San Jose, California: Following a week on the heels of the Sri Lanka vs. New Zealand T20 cricket encounters in faraway Florida, some of the top local cricketers gathered locally among the vineyards of northern California to participate in the 2010 Kirigin Cellars Invitational, a triangular-series of 50 over and 20 over matches over the long Memorial Day weekend to combat a top team visiting from southern California, the LA Invaders.
The Kirigin Cellars Invitational this year was a compact contest organized by the host, Dhruv Khanna, owner of Kirigin Cellars. Khanna invited his long-time friends in the Northern California Cricket Association, an association in which Khanna has played his cricket since 1986, to field a team. He enticed NCCA to join by first securing the participation of the LA Invaders, a team organized by Khanna’s friend, Veman (Polam) Reddy, a long-time icon of cricket in Southern California. All matches were played on the scenic Cabernet Cricket Field at Kirigin Cellars located in the southern part of Santa Clara County equidistant from downtown Morgan Hill and Gilroy.
In the first match, on Saturday May 29, a 50-over-a-side contest between NCCA and the visiting LA Invaders, the NCCA team proved emphatically dominant. NCCA appeared intent to build on its record-setting win over the North-West Cricket League of Seattle-Portland in April 2010 (where NCCA’s opening bowler, Imran Khan took 5 wickets and caused NWCL to lose all-ten wickets for 19 runs). Batting first again, NCCA ran up a score of 300 runs, with local favorite Sunny Singh smashing a quick 28 runs with 3 sixes as an opening batsman. Sunny’s team-mates almost all pitched in with significant scores – Shiva Vashist scored 77, Shantanu Divekar scored 53 and Saqib Saleem scored 48.
Taking 4 wickets, Imran Khan once again gutted the visiting team’s batting. He was ably supported by Piyush Shanker who pitched the ball with robotic consistency, giving nothing away to the batsmen. The LA Invaders, including Captain Tarun Bhoomireddy, and leading lights Ravi Timbawala and Nikhil Iyer, folded meekly putting 90 runs on the board.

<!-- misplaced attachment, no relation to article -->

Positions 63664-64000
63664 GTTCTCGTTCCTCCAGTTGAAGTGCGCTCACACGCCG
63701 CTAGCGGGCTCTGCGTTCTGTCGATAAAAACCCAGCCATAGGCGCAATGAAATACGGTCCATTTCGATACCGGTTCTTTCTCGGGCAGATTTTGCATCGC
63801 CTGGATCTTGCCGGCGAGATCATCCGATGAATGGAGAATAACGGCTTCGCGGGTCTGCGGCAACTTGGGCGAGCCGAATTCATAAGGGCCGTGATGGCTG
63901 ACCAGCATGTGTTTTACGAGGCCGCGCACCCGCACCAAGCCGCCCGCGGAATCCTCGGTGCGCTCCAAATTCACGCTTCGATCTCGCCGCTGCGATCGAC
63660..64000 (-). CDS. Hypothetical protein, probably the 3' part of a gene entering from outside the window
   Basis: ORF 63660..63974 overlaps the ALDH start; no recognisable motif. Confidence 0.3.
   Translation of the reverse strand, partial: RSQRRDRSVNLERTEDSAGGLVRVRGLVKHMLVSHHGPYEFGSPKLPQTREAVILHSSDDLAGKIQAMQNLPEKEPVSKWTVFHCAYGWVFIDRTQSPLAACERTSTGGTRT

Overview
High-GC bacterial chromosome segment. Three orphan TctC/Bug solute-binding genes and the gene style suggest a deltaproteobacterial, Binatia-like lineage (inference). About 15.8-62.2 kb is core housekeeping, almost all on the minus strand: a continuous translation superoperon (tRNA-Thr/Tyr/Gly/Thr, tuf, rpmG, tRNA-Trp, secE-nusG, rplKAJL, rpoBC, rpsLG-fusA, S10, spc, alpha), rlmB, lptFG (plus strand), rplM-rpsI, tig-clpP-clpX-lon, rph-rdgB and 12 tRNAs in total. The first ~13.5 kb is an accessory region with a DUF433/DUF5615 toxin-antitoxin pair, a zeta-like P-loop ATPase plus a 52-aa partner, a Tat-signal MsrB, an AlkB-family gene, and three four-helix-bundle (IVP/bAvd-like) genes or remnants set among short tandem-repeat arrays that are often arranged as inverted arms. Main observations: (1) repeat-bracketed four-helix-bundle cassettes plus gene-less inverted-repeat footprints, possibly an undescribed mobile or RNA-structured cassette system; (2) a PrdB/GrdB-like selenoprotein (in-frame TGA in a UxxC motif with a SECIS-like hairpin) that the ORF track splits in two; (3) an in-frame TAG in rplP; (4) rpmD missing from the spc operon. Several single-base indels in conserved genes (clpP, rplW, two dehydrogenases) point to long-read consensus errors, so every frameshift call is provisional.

Early the next (Sunday) morning, the visiting LA Invaders came back strong in its T20 match against Khanna’s Kirigin Tigers. Kirigin Tigers posted a respectable score of 140 in 20 overs. Recovering from two successive strikes by Timbawala to take out the Tigers’ opening pair, Majeed Mohammed and Kitty Kulwant each made significant contributions with the bat. However, the LA Invaders knocked off the runs in 17 overs losing only 5 wickets in the process. Captain Bhoomireddy was the highest scorer with some assistance from dropped catches by the Tigers.
Sunday afternoon, the LA Invaders, with the exception of Ravi Timbawalla, batted poorly again, posting a score of 89 runs all out in the T20 against NCCA. In an unconvincing display of batting, based only in part on an experimental batting-order, NCCA managed to score the needed runs with the loss of 7 wickets and considerable heart-burn. Sher Ali and Divekar remained unbeaten but the outcome may have been different had Bhomireddy held on to a difficult chance behind the stumps offered earlier by Ali.
On Monday, Memorial Day, NCCA added some youth-power to its side and rested some of its more experienced players. It is not clear whether or not, going into the match, the young NCCA side expected to walk all over and otherwise trample on the wine-drenched Kirigin Tigers. But that is not what happened. NCCA was bowled out 70 runs (batting 12) with Jaggi Singh, Majeed Mohammed and Arsh Singh for the Tigers sharing the key bowling honors, and Prabhjot Gossal (substituting behind the stumps for an injured Khanna) and skipper Ayan Banerjee sharing the fielding honors. The Tigers knocked off the runs in 7 overs for the loss of one wicket with Tigers bastmen, Prabhjot and Jodha Singh, doing most of the damage.
While NCCA (2-1) trumped the LA Invaders (1-2) and Kirigin Tigers (1-1) with their win-loss record in the tournament, NCCA’s batting clearly displayed some vulnerability in the NCCA’s second match against the Invaders and caused its pitiful loss to the Tigers.
The matches were sporadically attended by a smattering of spectators – 2 a-piece from the leading cricketing clubs in the area, Santa Clara and Cougars; and 5 Gilroy residents picnicked through the T20 matches clearly enjoying the contests.
Based on a reliable poll which revealed that the average cricketer in the Kirigin Invitational works out 2-3 times a week, and the up-and-down display of batting, bowling and field on display, it is clear that local cricket unsurprisingly, and like most other things in life, needs improvement. The gulf between local and first-class standards was demonstrated by a cameo first T20 over bowled by the LA Invaders’ NC Aiyappa, a Karnataka Ranji Trophy player in which a leading NCCA batsman had great difficulty in persuading his bat to make any contact whatsover with the ball.
That said, Khanna believes that carefully organized and managed (and operated at low cost) amateur matches like those held in the Kirigin Cellars Invitational do more to advance the cause of local cricket than the week-earlier matches held in Florida between international titans.